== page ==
My Lords, as I said before, I agree that it is a problem. These people do cause a great mess and offence to people who live along green lanes. However, if green lanes are privately owned, it is up to the owner of those green lanes to apply to the courts to have the people removed.
My Lords, in that case, it is a problem. However, if nobody knows, I suggest to the noble Lord that it is likely that they will come under the Highways Act.
§ Baroness Nicol
My Lords, is it not the case that a great deal of nuisance created by these people is caused by the fact that they have large numbers of ill-regulated and rather unhealthy dogs? Is not this a prime example of how a national dog registration scheme would help?
My Lords, the ones that I see also have a large number of unregulated and rather dirty looking children, but I do not think that we would wish to licence them in the same way.
§ Baroness Faithfull
My Lords, is it not a fact that the children of these folk do not get educated?
§ Lord Hankey
My Lords, if the Government had a proper housing policy, would not this problem partly disappear? Are the Government aware that the local authorities have lots of money for building houses, but the Treasury will not allow them to spend it?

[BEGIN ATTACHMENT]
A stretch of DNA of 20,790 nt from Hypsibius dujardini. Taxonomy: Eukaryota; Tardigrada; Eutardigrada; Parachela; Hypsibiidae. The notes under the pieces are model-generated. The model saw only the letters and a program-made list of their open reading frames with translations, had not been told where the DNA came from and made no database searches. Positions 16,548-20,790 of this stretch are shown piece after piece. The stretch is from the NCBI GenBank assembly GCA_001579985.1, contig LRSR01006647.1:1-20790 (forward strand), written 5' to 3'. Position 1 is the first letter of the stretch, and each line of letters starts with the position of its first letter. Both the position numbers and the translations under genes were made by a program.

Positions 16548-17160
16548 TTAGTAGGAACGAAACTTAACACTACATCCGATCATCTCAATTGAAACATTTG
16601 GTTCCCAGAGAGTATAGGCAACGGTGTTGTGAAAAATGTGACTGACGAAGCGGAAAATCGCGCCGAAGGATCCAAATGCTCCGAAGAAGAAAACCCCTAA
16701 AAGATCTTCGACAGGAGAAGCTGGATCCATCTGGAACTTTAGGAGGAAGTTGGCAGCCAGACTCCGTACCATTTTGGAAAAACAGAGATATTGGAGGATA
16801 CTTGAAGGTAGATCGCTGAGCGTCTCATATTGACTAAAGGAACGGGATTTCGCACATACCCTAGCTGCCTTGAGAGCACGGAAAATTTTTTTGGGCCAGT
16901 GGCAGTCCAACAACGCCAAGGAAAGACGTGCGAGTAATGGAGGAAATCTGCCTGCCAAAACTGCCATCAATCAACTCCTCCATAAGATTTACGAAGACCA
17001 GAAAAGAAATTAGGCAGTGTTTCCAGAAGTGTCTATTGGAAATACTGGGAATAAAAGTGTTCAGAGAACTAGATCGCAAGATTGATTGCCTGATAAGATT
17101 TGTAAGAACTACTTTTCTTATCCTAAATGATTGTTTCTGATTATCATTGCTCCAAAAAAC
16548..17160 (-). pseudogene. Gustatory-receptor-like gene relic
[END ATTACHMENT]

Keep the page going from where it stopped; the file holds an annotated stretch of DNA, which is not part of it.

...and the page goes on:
No, my Lords, I cannot accept that that has anything to do with it. These are people who are travelling because they wish to and not for any other reason.
§ Viscount Tenby
My Lords, it is clear that there appears to be considerable disquiet in the House on these matters. I therefore ask the Minister again if he will please undertake to discuss this further with his right honourable friend and with the local authorities who are concerned with this matter, so at least the matter will be taken forward from its present unsatisfactory situation. If I may crave your Lordships' indulgence once more, in answer to the noble Lord opposite, "New Age" travellers were called hippies in a more gracious age.
My Lords, I will certainly bring to the attention of my right honourable friend the Home Secretary everything that has been said in your Lordships' House this afternoon.